Cultural Integrations in Ghana

Location size and population


Ghana is a 238,533 km2 country in West Africa, and Togo borders it in the east, Cote d’Ivoire in the west, the Gulf of Guinea in the south and Burkina Faso in the north. In 2020, Ghana had a total of 31 million people. The landscape of the country is largely low plains with modest hills. Mount Afadja has the highest elevation in Ghana at 885 meters. In addition, it has varied animal life, beautiful woodlands, and miles of sandy shores along a lovely coast (“Ghana Location and Size”, 2022).

Accra, Ghana’s coastal city, serves as the country’s administrative capital. Accra, built on the site of ancient Ga towns, grew into a thriving trading centre and currently serves as the nation’s industrial and educational core. Kumasi, another key economic centre in the country’s south-central area, is home to the Asante ruler (“Ghana Location and Size”, 2022). Ghana’s official currency is the Ghanaian Cedi. Ghana has two main international airports, as well as multiple secondary domestic airports, totalling five operational airports: Kotoka, Ho, Kumasi, Tamale, and Wa.



Over ninety languages and dialects are spoken by Ghana’s numerous ethnic groups. Ghana’s official language is English. English is predominantly utilized in business, government, administrative and legal processes. “Akans”, “Gurma”, “Fulani”, “Dagbani”, “Gurunsi”,

“Ewe”, “Guan”, “Ga-Adangbe”, and “Bissa/Mande” are the primary ethnic groups in Ghana.

Akans are the most populous ethnic group in Ghana, accounting for 47.5 percent of the total population.

Diverse languages are spoken in various parts of Ghana. In the upper western region, “Sisaala”, “Gagaare”, and “Birifor” are spoken. In the northern region, people speak

Mampruli”, “Dagbane”, “Chokosi”, “Deg”, “Gonja”, and “Tampulma” among others. In

Volta regions, the common languages are the “Akyode”, “Adele”, “Ewe”, “Nkonya” and “Ntrubo”. In the upper eastern regions, people speak Koma”, “Frafra”, “Kasem”, “Kusaal”, and “Buli”. People in the Greater Accra Region speak Dangbe and Ga. On the other hand, those who dwell in the Western Region speak Nzema (Dakubu, 2015).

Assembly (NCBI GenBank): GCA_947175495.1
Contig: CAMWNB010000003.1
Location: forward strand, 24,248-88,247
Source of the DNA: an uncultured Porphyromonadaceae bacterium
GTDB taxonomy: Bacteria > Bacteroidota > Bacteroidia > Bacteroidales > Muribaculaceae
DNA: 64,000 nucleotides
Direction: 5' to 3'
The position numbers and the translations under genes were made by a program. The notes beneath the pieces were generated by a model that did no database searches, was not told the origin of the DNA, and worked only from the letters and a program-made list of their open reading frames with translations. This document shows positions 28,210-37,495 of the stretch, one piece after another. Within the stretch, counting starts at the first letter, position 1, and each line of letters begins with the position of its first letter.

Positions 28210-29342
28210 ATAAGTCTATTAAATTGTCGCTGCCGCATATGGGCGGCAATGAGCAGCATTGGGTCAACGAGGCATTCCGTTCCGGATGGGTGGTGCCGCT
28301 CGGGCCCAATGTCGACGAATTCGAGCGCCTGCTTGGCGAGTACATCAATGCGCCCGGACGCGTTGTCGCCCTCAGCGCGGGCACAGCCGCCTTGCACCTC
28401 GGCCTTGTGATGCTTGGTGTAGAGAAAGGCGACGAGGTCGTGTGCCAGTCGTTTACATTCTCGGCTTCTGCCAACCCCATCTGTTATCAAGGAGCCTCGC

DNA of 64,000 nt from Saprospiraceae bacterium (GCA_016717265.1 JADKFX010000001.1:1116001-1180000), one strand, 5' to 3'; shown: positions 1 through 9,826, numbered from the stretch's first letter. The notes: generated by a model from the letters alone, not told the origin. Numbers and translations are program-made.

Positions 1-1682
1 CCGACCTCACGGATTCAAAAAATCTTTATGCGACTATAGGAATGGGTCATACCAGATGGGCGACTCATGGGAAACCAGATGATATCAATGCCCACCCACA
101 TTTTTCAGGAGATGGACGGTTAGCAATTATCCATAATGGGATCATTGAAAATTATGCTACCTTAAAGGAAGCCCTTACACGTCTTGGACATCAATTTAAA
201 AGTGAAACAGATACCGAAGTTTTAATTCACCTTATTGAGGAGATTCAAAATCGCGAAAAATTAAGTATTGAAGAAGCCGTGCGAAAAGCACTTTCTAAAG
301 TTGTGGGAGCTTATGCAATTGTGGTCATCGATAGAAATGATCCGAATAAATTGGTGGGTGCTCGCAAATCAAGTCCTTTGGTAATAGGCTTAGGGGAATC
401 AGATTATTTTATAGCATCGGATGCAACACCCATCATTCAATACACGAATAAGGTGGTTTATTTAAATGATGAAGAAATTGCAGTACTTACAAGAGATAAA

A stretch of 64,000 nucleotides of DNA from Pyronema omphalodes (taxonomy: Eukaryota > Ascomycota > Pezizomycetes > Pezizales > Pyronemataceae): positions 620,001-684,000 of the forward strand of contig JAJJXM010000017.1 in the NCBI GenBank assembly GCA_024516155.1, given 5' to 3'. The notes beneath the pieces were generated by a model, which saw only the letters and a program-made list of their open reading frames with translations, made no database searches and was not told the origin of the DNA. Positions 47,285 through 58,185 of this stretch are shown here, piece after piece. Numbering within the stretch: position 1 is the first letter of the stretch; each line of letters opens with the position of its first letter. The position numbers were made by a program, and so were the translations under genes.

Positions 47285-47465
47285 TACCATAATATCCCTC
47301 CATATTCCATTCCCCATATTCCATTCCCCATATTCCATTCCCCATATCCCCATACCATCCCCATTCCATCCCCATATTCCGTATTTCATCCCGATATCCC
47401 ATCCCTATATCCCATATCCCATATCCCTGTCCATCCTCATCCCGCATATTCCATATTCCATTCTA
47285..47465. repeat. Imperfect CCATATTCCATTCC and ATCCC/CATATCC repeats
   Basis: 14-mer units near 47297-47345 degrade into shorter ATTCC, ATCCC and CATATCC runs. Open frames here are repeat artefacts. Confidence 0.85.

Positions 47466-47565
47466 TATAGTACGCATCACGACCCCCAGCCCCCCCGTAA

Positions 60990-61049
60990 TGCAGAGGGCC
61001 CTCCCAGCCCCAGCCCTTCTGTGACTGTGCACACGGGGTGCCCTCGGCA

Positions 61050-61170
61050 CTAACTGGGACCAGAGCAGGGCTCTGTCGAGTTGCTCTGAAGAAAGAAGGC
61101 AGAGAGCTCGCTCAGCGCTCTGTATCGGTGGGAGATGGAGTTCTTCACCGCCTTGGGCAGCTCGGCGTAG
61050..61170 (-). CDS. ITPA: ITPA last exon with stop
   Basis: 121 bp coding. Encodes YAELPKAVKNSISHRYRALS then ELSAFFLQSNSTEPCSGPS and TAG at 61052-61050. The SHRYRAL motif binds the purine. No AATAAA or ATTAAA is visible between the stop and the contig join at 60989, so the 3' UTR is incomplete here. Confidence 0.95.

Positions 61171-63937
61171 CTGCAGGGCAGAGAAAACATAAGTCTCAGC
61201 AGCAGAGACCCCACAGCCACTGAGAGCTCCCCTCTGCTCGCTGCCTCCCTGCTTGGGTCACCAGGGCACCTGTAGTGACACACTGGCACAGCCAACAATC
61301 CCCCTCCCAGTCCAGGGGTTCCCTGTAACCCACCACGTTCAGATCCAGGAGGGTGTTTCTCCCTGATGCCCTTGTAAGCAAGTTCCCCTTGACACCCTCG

Ghanaians use an indirect communication style and rarely express their true feelings, especially when speaking to someone in a position of power. Greetings are essential in Ghanaian culture.

It is traditional always to greet anybody you meet, especially when you meet or pass them in a group. It is courteous to greet a group of people and, if possible, shake their hands when you approach them. The practice of greeting is not seen as a disruption or a waste of time. It is respectful to address people with formal titles (Dakubu, 2015). Those older than you are addressed as sister or brother. Older people should be addressed with respectful pronouns such as Sir, father, mother, or madam. Public display of affection is prohibited, and hugging is only done between intimate friends



The monsoon winds of West Africa have a significant impact on Ghana’s climate, which is mostly tropical. The average temperature is high, although this is obscured by the changing of the seasons and the increasing altitude. Rainfall totals in the northern section of the nation are normally recorded during a single wet season, which starts in May and continues through September.



Ghana’s history is remarkable and exciting. Ghana was known as the Gold Coast prior to March 1957. When Portuguese merchants arrived in modern-day Ghana in 1471, they found that many local individuals had gold jewellery. They found so much gold between the Volta and Ankobra rivers that they dubbed the location Mina. The term “Gold Coast” was eventually adopted by the British colonizers (“HISTORY OF GHANA”, 2022).

This marked the beginning of a new era of timber, gold, and ivory trade between Ghana, the Dutch, Portuguese, and British, as well as other surrounding Akan countries, resulting in Ghana’s ascent to wealth and power.

In 1598, the Dutch joined them and constructed forts at Kormantsil and Komenda. In 1637, they captured the stronghold, and in 1642, they conquered Axim. Midway through the eighteenth century, additional European craftsmen joined; among them were the Swedes, British, and Danes (“HISTORY OF GHANA”, 2022). Along the coastline are numerous forts built by Dutch, British, and Danish traders. The only remaining traders in the late nineteenth century were the Dutch and the British. The Gold Coast became a British protectorate in 1874 after the Dutch fled.

The establishment of direct sea trade with Europe in the 15th century significantly impacted the local inhabitants, many of whom engaged in active trading with the British, Portuguese, Dutch, and other Europeans. In order to safeguard their commercial welfare,

Europeans built numerous forts and castles that may still be seen today along Ghana’s coast (“HISTORY OF GHANA”, 2022). The first British colony in Africa to gain independence was the Gold Coast. Ghana became its new name once it gained independence, and Kwame Nkrumah was elected its first president.

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